The case of Arthur Labinjo-Hughes, the six-year-old boy from Solihull who was abused, starved, tortured and finally murdered has horrified the nation. The Prime Minister has ordered a review to establish why social workers, who visited Arthur only two months before his death at the home he shared with his stepmother and father (now both in prison, convicted of murder and manslaughter respectively), concluded that there were “no safeguarding concerns”.
Speaking in the House of Commons on 6 December, Nadhim Zahawi, the Education Secretary, said: “Across the House and across the country, we find it impossible to imagine how any adult could commit such evil acts against a child.” True enough.
His colleague Julian Knight, the MP for Solihull in the West Midlands, insisted that the investigation should focus “on the clear breakdown in partnership between the likes of social services, the police and educators. Why on Earth weren’t they talking to each other? At the very least, we owe it to Arthur that every lesson from this horrific tragedy is learned.”
Arthur’s suffering was sustained and exacerbated by lockdown: home became his prison and there was no escape from the wickedness of his stepmother and father. Had he been able to attend school, an alert teacher might have noticed bruises on his body, seen how hungry he was or had an opportunity to listen to what he had to say about what was happening at home. Arthur’s grandmother was concerned about the boy’s safety and an uncle contacted the police. But there were no interventions to protect him.
One is reminded of previous cases of child abuse and child murder by parents. One thinks, in particular, of the terrible case of Daniel Pelka, from Coventry, who in 2012 was murdered by his mother and her partner after prolonged abuse. More recently, the adoptive parents of Tony Hudgell, who is seven, have been campaigning for more punitive sentences for those who abuse children. As a baby, Tony was attacked by his birth parents and so severely injured that his legs had to be amputated. The campaign for “Tony’s Law” – tougher sentences for those who cause serious harm to children – has been rightly endorsed by the government. Dominic Raab, the Justice Secretary, said that new legislation would provide “maximum protection to the most vulnerable”.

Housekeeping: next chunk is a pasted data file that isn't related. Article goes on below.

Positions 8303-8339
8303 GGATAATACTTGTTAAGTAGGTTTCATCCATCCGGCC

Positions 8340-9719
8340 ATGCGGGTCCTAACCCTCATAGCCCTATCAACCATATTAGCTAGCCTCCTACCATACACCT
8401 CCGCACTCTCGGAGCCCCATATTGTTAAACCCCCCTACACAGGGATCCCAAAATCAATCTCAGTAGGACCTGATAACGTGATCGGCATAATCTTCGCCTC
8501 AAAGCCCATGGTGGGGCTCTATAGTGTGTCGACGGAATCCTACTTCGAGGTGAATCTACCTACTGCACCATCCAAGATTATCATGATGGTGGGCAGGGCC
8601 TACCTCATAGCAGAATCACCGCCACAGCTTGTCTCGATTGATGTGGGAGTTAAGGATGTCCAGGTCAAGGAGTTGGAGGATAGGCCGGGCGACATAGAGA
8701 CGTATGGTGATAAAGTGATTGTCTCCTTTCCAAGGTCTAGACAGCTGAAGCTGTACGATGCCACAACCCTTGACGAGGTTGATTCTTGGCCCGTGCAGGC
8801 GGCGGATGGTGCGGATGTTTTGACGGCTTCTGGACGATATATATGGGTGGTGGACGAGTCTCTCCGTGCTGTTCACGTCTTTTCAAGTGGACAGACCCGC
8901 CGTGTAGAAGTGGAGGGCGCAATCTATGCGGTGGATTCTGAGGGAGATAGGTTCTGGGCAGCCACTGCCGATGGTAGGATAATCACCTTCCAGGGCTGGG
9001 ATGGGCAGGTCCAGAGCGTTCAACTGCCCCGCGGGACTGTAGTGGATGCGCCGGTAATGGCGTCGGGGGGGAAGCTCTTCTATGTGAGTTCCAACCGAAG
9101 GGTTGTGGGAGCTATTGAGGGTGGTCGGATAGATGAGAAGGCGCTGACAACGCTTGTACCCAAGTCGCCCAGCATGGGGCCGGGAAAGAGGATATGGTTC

The pandemic, lockdowns and school closures have taken a heavy toll on our children, not only on their mental health and general happiness but on their educational prospects. Robert Halfon, the Conservative MP for Harlow and chair of the Education Select Committee, has spoken of “ghost children”, as many as 100,000 of them “lost in the system”, who have not fully returned to school since the start of the pandemic. These ghost children are, Mr Halfon said, “subject to potential safeguarding hazards, county lines gangs, online harm and, of course, awful domestic abuse”.
After years of austerity and deep cuts to local authority funding by the Cameron administration, we must invest in but also reform child social care so that social workers are liberated from excessive bureaucracy – the box-ticking, the form-filling. They must be free to investigate, question, to make home visits and, if necessary, intervene swiftly and earlier. Data should be shared and coordination across teams improved. Teachers and nursery workers have a role to play, but only if schools are open and children are in attendance. We must find out what has happened to the ghost children and bring them back to school.
At Christmas we naturally think of our children as well as the suffering in the world. The Christian story is ultimately about redemption: Jesus forgave his tormentors and executioners and preached a message that humanity can be saved from sin. Jesus said: “Suffer the little children, and forbid them not, to come unto me: for of such is the kingdom of heaven.”
Those of us who are religious, and those of us who are not, should remember Arthur Labinjo-Hughes this Christmas, and pray for him. We should sincerely hope that this time the lessons of a child’s suffering will be learned so that other children, trapped like him in abusive homes, might yet be saved.
[see also: The lost children of lockdown]
This article appears in the 09 Dec 2021 issue of the New Statesman, Christmas Special